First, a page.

In traumatic situations, it’s very common that the person who was traumatized blames herself for the event having happened. Whether this be the event itself, or what they feel they should’ve done, there is a great deal of pain associated with this. Survivor’s guilt, and even worse, survivor’s shame can remain for many years and even decades after the event itself. This can lead people to blame themselves for what has happened, or what they “should’ve done”.
For some, this is actually compartmentalization of the event, and all of the fear, sadness, and processing that needs to take place. This makes sense. This self-blame may be a way of feeling that there was more control than there actually was. It also can block some of the negative emotions that took place, and the fear that it could happen again. The problem is that life often doesn’t just move on. Behind the scenes of many of situations, interactions, and relationships, the trauma plays a serious role.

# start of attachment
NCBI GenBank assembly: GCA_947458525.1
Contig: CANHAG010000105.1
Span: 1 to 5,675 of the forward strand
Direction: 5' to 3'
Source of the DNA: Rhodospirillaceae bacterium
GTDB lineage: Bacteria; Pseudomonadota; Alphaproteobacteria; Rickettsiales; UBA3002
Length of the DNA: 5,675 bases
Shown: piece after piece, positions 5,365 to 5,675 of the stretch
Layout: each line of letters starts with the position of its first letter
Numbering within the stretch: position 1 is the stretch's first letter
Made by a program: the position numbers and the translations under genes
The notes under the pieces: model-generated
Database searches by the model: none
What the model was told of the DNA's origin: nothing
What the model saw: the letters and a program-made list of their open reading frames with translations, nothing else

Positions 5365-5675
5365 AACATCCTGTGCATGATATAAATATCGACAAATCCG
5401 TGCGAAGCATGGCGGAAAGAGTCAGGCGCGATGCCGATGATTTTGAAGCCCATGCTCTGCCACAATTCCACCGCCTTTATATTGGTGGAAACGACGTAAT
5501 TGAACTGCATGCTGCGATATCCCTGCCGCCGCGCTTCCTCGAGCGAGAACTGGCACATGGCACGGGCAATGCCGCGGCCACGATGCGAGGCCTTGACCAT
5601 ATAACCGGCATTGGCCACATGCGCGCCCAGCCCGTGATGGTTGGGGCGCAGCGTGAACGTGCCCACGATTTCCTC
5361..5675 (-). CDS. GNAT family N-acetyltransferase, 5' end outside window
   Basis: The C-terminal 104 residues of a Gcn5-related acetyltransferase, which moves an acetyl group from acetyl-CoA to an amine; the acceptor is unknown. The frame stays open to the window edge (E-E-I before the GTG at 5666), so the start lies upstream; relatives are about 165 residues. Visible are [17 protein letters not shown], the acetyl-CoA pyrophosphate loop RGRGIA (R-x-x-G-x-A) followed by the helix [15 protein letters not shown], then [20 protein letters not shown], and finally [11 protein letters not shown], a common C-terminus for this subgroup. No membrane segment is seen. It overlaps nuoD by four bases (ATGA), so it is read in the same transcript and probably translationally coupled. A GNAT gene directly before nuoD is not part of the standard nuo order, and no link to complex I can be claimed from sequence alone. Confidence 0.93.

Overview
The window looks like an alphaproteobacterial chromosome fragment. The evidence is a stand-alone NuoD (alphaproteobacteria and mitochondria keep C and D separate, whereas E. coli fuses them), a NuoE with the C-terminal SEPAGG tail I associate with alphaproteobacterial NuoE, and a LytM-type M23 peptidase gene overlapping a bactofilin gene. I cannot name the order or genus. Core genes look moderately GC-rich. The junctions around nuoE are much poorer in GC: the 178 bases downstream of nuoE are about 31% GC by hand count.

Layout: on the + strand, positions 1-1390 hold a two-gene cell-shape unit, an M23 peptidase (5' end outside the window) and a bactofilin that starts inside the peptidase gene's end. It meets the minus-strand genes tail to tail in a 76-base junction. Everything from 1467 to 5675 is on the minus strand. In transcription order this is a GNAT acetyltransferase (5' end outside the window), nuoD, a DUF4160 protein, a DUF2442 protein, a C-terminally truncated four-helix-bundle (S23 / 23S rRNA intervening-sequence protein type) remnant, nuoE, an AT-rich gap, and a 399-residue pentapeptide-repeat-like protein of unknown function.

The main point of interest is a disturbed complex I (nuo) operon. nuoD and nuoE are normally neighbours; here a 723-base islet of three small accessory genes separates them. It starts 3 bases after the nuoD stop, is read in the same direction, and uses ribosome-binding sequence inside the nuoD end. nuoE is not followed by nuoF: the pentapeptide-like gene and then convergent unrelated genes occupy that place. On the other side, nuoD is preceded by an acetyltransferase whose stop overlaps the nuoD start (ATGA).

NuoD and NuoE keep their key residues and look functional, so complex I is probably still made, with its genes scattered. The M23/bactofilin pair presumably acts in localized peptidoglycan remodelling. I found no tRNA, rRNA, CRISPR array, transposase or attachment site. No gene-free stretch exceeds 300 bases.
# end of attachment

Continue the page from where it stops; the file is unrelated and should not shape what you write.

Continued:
This is why therapy for the trauma is so important. Gently reopening the doors, so that you can identify where there is shame surrounding the event, and identify where you blame yourself. Maybe you feel like you should’ve helped someone survive in a disaster, but you would have been killed in the process. Maybe you feel that you should’ve not been in the situation where a sexual assault occurred. This is when it’s important to remember that much of this is reactivity to what society teaches us about bravery and courage. Society has most of this all wrong. Courage is knowing that what has happened to you hurts, and that this is OK. It’s knowing that you didn’t ask for any of this to happen, and that it was just as important for you to survive. And courage is processing something that is difficult to understand, and painful to walk through. However, if you do this, you can come out on the other side without this cloud hanging over your head for the rest of your life.